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Top Stops for RV Snowbirds: The South

More Roost-Worthy Campgrounds and Top-Flight Sights

Snowbirds follow several popular routes to and from warmer winter climates: from I-95 on the east coast to I-35 in the Midwest to I-5 on the west coast. Now that you have our suggestions for stops in the northern stretches of these interstates, here are some spots farther south, which can make great final winter destinations in and of themselves.

I-95: Myrtle Beach, SC

Beach basics meet RV extras (free cable and Wi-Fi) at Ocean Lakes Family Campground, which has 893 pull-through, full-hookup sites. Although it’s 70 miles off I-95, the setting is worth the trip: 310 acres with eight lakes and prime Atlantic Ocean beachfront, all just four miles south of Myrtle Beach. For a ride or spectacular light show, visit the SkyWheel on the Ocean Boardwalk in Myrtle Beach. More than a million LED bulbs illuminate this 21st-century version of a Ferris wheel. The Original Benjamin’s Calabash Seafood sets a high bar for low-country cooking. It was the first restaurant on the Grand Stand in Myrtle Beach to offer Calabash-style cooking, meaning lighter than the traditional deep-fried dishes.

I-95: New Smyrna Beach, FL

The 202-site New Smyrna Beach RV Park and Campground is 15 minutes south of Daytona—one of the few places where cars are allowed to drive on the beach–and about 5 miles west of New Smyrna Beach’s lengthy stretch of sand. There are 199 sites (89 of them pull-through) with water, electricity, and sewer hookups; some slots can accommodate RVs up to 60 feet. Master naturalists at the nearby Marine Discovery Center can escort you on a number of marine adventures. SoNapa Grille pays homage to its California roots with a wine list and menu that evoke Sonoma County and Napa Valley.

I-35: Oklahoma City, OK

The big-rig friendly Twin Fountains RV Park can accommodate vehicles up to 75 feet. It also has 26-foot-wide paved roads and a personal escort to your site. Expect full hookups at all 152 sites (67 of them pull-through), abundant green space, rig-side patios, and loads of onsite facilities. Nearby is a noteworthy monument in two parts: the 50,000-square-foot Oklahoma City National Memorial Museum and its 3.3-acre Outdoor Symbolic Memorial. Combined, the two are moving reminders of the 1993 bombing of the Alfred P. Murrah Federal Building. For more than 100 years, it’s been all about the beef at Cattlemen’s Steakhouse in the historic Stockyard City district.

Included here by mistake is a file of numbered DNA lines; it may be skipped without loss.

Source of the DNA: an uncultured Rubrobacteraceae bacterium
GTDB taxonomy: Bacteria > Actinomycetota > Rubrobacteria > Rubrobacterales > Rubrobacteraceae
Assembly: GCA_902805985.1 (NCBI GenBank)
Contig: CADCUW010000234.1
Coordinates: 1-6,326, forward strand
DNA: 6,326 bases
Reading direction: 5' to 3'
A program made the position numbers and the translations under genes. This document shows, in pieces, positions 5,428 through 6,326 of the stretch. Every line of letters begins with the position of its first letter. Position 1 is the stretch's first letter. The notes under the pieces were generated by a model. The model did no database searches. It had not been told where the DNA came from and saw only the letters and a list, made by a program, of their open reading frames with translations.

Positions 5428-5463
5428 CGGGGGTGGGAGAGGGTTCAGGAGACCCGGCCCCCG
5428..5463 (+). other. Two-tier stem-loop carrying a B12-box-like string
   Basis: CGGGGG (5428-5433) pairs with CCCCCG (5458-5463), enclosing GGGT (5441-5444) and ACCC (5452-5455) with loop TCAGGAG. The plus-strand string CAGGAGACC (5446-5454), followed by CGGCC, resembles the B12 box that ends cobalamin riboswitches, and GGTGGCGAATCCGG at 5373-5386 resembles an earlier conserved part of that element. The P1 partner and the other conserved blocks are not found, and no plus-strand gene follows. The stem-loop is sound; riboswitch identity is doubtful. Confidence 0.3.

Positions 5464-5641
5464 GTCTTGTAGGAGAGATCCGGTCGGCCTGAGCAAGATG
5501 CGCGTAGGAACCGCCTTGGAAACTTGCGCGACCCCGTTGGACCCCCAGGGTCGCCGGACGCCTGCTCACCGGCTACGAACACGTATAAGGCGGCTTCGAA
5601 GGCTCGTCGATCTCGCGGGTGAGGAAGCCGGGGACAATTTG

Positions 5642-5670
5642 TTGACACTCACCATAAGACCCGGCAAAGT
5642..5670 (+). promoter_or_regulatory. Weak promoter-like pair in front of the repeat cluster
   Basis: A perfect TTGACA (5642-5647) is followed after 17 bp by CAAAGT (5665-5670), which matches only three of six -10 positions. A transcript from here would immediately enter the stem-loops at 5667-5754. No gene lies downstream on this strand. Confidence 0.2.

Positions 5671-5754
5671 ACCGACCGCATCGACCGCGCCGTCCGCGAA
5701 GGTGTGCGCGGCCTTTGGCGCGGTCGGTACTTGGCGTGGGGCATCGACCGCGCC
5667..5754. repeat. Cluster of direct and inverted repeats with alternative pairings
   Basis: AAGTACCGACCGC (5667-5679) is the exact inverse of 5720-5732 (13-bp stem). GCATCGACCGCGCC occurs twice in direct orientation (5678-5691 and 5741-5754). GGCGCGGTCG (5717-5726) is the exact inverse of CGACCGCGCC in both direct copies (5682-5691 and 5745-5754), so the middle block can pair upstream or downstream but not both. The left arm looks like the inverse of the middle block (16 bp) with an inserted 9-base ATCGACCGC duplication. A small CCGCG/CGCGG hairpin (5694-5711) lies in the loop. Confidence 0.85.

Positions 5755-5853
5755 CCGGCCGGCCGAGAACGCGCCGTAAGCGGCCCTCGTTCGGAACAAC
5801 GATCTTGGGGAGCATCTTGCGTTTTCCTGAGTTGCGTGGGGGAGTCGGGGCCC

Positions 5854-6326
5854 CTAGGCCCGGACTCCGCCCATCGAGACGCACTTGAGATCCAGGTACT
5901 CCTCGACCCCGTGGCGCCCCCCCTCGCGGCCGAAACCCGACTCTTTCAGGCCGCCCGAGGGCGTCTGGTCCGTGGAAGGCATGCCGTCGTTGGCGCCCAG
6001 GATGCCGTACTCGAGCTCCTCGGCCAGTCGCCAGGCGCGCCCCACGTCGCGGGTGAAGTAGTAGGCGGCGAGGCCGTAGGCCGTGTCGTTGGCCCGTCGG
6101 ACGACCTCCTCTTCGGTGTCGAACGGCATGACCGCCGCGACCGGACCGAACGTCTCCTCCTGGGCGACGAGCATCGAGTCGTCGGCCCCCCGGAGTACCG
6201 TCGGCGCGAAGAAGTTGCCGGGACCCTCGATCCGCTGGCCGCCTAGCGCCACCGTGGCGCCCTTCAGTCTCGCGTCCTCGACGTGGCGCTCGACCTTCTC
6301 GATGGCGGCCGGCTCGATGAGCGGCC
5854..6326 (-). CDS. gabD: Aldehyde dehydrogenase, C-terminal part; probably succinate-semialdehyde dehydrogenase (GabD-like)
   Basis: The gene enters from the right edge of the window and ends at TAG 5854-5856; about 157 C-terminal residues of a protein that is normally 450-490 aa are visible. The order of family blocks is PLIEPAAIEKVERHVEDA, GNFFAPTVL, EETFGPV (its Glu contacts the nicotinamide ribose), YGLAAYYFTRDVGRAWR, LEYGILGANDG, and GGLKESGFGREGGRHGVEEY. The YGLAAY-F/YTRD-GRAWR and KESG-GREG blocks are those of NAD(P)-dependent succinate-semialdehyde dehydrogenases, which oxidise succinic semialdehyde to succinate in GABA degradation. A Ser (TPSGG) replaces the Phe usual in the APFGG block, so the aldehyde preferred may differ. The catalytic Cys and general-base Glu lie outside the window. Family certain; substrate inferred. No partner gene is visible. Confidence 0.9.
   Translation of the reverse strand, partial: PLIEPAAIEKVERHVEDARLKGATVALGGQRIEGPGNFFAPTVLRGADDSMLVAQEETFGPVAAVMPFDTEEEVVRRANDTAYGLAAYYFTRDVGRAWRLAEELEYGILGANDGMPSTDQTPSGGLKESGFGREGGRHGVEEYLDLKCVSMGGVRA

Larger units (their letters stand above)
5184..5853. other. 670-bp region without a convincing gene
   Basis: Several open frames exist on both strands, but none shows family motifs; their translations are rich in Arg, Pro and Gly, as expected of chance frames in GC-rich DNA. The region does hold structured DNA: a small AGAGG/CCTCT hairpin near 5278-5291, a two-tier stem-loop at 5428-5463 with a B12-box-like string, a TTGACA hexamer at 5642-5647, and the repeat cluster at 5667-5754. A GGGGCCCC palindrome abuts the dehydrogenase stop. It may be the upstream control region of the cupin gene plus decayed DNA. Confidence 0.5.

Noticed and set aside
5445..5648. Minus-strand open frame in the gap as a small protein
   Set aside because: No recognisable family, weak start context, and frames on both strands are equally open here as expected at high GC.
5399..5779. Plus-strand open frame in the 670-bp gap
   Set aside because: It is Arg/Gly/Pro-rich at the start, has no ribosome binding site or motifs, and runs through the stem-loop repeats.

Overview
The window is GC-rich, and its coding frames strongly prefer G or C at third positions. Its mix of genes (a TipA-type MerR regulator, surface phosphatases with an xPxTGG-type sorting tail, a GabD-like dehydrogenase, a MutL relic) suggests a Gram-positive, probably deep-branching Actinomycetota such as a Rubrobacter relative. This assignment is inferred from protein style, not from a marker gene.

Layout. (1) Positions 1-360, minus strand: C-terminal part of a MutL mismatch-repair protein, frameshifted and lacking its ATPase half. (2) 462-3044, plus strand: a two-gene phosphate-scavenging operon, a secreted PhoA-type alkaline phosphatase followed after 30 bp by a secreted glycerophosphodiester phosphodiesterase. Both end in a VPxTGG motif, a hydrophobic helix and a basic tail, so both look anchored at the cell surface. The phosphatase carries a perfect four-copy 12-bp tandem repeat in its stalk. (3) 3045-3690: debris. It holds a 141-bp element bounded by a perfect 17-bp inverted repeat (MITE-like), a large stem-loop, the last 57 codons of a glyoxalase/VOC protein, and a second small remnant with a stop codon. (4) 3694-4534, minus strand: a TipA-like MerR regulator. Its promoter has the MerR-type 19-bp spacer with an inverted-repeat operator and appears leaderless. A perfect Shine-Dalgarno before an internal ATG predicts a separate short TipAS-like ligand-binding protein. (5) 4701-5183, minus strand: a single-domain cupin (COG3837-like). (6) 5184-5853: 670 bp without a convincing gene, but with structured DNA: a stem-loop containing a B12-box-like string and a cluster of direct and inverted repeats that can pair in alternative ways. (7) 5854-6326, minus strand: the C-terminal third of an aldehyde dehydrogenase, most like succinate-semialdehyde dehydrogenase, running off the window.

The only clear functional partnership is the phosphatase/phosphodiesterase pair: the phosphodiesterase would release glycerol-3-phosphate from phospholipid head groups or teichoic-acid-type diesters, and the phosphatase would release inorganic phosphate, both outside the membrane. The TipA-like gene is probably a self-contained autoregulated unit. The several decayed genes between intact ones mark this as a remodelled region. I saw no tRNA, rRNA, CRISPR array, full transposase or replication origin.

I-35: Corpus Christi, TX

At Pioneer Beach Resort on Mustang Island you can be a beach bum in the comfort of your RV thanks to boardwalk access to the sand and facilities that include two swimming pools. More than 350 of its 400 sites have full hookups; all have free Wi-Fi. Step aboard the USS Lexington Museum on the bay, and step into the museum’s exhibit area–the ship itself, which carried aircraft into the Pacific Theater during World War II. It’s casual dining and cash only at Snoopy’s Pier, a fisherman’s hangout with a private 600-foot pier and great seafood, desserts, and views.

I-5: San Diego, CA

Accolades abound for the Chula Vista RV Resort and Marina (552 slips) on San Diego Bay. Its 237 full-hookup sites can accommodate rigs up to 45 feet. The setting is virtually Mediterranean; the truly resort-like facilities include a pool, a spa, a fitness room, and two full-service restaurants. You can preview the nearby 100-acre San Diego Zoo on a 35-minute guided bus tour or from the Skyfari aerial tram. More than 4,000 animals from 800 species live in habitats that recreate those in the wild. Contemporary cuisine and live jazz set a high bar at Croce’s Restaurant & Jazz Bar in San Diego’s historic Gaslamp Quarter.

I-5: Palm Desert, CA

The operative word in Emerald Desert RV Resort is “resort.” The 251 landscaped spaces in this 32-acre oasis have views of the San Jacinto Mountains and can handle rigs up to 60 feet. Sites often overlook a golf course, a putting green and tennis courts, or heated pools. For a respite from the desert heat, head about 20 minutes north of the city of Palm Springs, and take the Palm Springs Aerial Tramway to the Mountain Station. It’s often 30 degrees cooler than at the Valley Station. Cabbage soup put family-owned Sherman’s Deli & Bakery on the map. But the deli sandwiches keep customers coming back.